A few weeks ago, the Observer reported on development of genetically modified (GM) plants, including trees, that can sequester and store more carbon than their natural counterparts.

Among leading developers in the field is Californiabased Living Carbon. It has created around 100 different lines of poplars which are CO2 super absorbers.

Earlier this year, clones of four of the best carbon performers were planted in pilot projects in Georgia and Ohio to monitor their sequestration rates. These comprise a total of around 120 hectares and 170,000 saplings. Only about 5% of planting are the GM varieties as the company wants “to start small and avoid monocultures”.

Living Carbon also sells carbon removal credits from its plantations, paying landowners from the income to use their land for its research. It was founded in 2019 and is backed by US$36m of venture capital funding.

The company has enabled its trees to take-up more CO2 by increasing their photosynthesis efficiency to make them a “super-charged carbon sink”.

Part of the adaptation process has also focused on a “reverse photosynthesis” function of natural trees, which is to release some of their CO2 and take up oxygen. The genetically modified trees instead direct this ‘surplus’ CO2 into wood growth.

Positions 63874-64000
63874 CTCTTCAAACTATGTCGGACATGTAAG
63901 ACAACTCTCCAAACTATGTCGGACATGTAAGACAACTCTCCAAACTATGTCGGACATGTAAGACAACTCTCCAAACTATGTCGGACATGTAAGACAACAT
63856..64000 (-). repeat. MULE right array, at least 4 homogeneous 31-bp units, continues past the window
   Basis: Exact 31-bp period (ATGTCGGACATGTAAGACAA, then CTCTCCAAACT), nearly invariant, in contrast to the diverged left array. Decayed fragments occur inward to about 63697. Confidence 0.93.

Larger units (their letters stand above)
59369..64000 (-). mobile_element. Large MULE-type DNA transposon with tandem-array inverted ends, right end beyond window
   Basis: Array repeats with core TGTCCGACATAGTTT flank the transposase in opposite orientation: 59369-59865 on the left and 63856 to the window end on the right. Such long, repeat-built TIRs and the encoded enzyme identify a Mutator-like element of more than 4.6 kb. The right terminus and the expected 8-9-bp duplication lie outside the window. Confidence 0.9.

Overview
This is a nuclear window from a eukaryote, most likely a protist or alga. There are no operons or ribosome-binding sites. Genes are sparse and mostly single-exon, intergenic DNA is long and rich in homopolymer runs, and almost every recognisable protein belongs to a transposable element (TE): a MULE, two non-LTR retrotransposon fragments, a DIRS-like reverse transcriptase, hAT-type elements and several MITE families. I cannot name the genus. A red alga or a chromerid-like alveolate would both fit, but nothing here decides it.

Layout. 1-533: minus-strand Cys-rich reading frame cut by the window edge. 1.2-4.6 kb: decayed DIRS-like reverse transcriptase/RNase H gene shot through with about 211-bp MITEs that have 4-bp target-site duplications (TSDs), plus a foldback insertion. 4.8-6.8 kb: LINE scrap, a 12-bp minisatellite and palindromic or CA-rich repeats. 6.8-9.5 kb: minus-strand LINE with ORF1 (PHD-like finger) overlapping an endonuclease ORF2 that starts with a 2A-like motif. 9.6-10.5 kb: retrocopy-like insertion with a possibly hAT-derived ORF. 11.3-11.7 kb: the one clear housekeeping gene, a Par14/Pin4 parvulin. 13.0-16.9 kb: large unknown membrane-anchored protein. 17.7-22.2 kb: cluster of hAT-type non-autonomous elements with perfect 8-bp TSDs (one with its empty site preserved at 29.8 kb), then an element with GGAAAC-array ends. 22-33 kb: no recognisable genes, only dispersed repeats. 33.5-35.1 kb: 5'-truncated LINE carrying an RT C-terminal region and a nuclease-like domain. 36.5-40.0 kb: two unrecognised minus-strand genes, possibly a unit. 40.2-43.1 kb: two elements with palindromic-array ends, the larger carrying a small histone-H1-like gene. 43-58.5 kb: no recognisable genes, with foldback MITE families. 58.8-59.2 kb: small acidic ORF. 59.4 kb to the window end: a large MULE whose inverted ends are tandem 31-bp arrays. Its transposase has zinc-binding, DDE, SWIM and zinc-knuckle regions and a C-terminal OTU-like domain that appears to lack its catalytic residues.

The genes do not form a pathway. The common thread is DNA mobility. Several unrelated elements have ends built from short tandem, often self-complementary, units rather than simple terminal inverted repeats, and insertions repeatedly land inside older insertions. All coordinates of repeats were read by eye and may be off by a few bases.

“We took a lot of learning from what had been shown to work well in crop plants and our big innovation has been having a similar trait work in trees,” said Living Carbon co-founder and CEO Maddie Hall. She added that the company has also developed a “metal accumulation trait so trees can absorb more metals in their roots and stem”, further enhancing carbon retention.

“These metals naturally slow wood decay, creating durable wood products and retaining carbon in wood for a longer period of time,” states Living Carbon. “Our trees are also unique in their ability to grow on degraded land with high concentrations of heavy metals. As they grow, they can clean soil made toxic by industrial activity, store more carbon, and create investment opportunities on otherwise abandoned land.”

In a scienti­fic paper, the company reported that its modi­fied poplars increased in mass by 35-53% more than natural controls over a four month period. That’s equivalent to removing 17-27% more CO2 from the atmosphere.

Living Carbon aims to plant a further 2,400ha with about four million trees by the end of spring 2024, and says it could scale this up to 1.6 million ha by 2030. Given a 40-year lifespan and the trees achieving the carbon sequestration rates seen in trials, this could mean a total of 600 megatonnes of CO2 being absorbed, equivalent to 1.6% of annual global emissions.

Ms Hall underlined the potential for further scaling up the project, pointing to the fact that there are 60 million ha of land available for reafforestation in the US alone.

Importantly the US authorities have ruled that Living Carbon’s trees don’t need to be regulated as genetically modified as there’s no risk of the genes inserted making them more invasive.

Which all sounds great. But don’t forget the Triffids…